Yes, Female Ejaculation Is Real!
Female ejaculation has been more or less relegated to status as the "other," emerging either as the punchline to raunchy jokes or the "exotic" factor in adult films. If you are inclined to think it's fake or exists only for the sexual elite, those feelings are valid but a little misguided. Female ejaculation is less mysterious and mystical than you might think.
What is female ejaculation?
Somewhat similar to male ejaculation, female ejaculation occurs when a female is sexually aroused and releases fluid through her urethra, though this doesn't have to happen alongside an orgasm. Some (currently debated) research indicates the ejaculation may be linked to G-spot stimulation.
Ejaculation is totally different from the lubrication that comes from a woman's vagina when she is aroused. There are two kinds of fluids: ejaculate and squirting.
Female ejaculate is thick and whitish, composed of many of the same compounds as male ejaculate (semen), including prostate enzymes. It contains only trace amounts of components from urine. Interestingly, it is said to taste very sweet, likely due to the fructose it contains. It's unclear why women have some of the same chemicals in their ejaculate as men have in theirs. Biologically, was this to provide additional support for sperm motility and energy to increase the odds of pregnancy? The jury is still out.
Squirting, or gushing, involves the release of an entirely different fluid, according to research. This fluid is thinner, similar to diluted urine, and both colorless and odorless. It comes from the bladder and is expelled through the urethra in large quantities when a woman is aroused, as is commonly portrayed in adult films. One 2013 study showed women can release anywhere from 0.3 to 150 milliliters, which is more liquid than what is in the average cup of coffee. The fluid released is high in creatinine and urea, the two components of urine.
Is female ejaculation real?
So, given the limited research, is female ejaculation real? Yes! While we don't have great data on the phenomenon, a 2017 cross-sectional study surveyed women ages 18 to 39 and found that 69 percent reported ejaculating when they orgasm. Unfortunately, the study didn't specify which fluid was expelled, but still, 69 percent is a high number. It's important to note, as well, that the studies reflect women who have experienced female ejaculation/squirting, not all of those capable of it.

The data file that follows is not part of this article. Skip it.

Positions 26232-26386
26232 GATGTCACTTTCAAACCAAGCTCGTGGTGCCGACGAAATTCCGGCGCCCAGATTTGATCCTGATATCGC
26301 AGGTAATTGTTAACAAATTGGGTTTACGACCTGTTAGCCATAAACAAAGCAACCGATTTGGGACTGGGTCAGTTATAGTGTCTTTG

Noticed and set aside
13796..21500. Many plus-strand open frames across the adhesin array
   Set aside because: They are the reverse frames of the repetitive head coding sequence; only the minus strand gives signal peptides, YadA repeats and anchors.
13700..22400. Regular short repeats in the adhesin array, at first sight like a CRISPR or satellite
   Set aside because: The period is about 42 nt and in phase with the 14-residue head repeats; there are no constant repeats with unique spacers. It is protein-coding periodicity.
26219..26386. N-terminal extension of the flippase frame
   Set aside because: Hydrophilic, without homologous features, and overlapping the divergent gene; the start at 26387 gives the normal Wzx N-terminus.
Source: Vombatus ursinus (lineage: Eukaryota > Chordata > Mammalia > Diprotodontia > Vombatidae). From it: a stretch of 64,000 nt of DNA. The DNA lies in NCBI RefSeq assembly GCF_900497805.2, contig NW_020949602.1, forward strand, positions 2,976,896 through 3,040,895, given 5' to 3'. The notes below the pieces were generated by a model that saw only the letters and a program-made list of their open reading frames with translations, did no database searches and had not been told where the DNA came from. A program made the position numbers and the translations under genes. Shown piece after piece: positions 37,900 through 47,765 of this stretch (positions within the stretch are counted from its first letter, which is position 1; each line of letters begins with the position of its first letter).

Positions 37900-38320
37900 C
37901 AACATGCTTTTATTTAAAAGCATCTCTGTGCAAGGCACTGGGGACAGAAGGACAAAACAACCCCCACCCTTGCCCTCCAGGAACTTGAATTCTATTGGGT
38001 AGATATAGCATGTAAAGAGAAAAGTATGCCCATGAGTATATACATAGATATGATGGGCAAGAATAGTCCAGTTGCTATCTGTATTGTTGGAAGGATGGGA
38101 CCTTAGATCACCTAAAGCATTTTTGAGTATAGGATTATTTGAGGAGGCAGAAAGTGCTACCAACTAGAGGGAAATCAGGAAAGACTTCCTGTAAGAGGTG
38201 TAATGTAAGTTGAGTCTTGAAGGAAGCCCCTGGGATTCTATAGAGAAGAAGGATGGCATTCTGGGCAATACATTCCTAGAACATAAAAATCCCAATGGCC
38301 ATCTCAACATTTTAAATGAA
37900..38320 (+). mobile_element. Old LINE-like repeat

Some experts believe that all women ejaculate but some may not notice it, and that some may not expel fluid but instead retain it in their bladder. This theory is supported by studies that found prostatic acid phosphatase (PAP), an enzyme present in male semen, in women's urine after sex. Many experts believe all women are capable of ejaculating as long as they (or their partner) understand how.
How & why does it happen?
The physiology of the experience isn't very well understood. Female ejaculate comes from the Skene's glands, also known as the female prostate. As for squirting fluid, a 2014 study followed seven participants and confirmed that the women started and ended sex with an empty bladder, but that during stimulation, fluid came into the bladder and was then expelled.
There are no known health benefits of female ejaculation, and some women report that arousal or orgasm with ejaculation doesn't feel any different. Others describe a warm sensation and heightened intensity. Many women (and their partners) regard the experience as sexy and exciting.
How to make it happen
It's possible that female ejaculation and squirting may be linked to stimulation of the G-spot, an area located on the front internal wall of the vagina, a couple of inches up. So give that a try.
Ejaculating and/or squirting without G-spot stimulation is also possible, as both can be related to clitoral and even vaginal stimulation. Many sex experts note that just prior to ejaculation, a woman may feel like she has to pee, and that sensation may cause her to stiffen up rather than relax. This, in turn, may be stopping ejaculation from occurring, so try to, as they say, "let it all out." Kick back and enjoy the fun, whether you're solo or with a partner.
Female ejaculation is certainly not the be-all and end-all of sex and orgasm experiences, and it's not linked to better sex. So have a go if you're interested, but enjoy yourself regardless of what happens.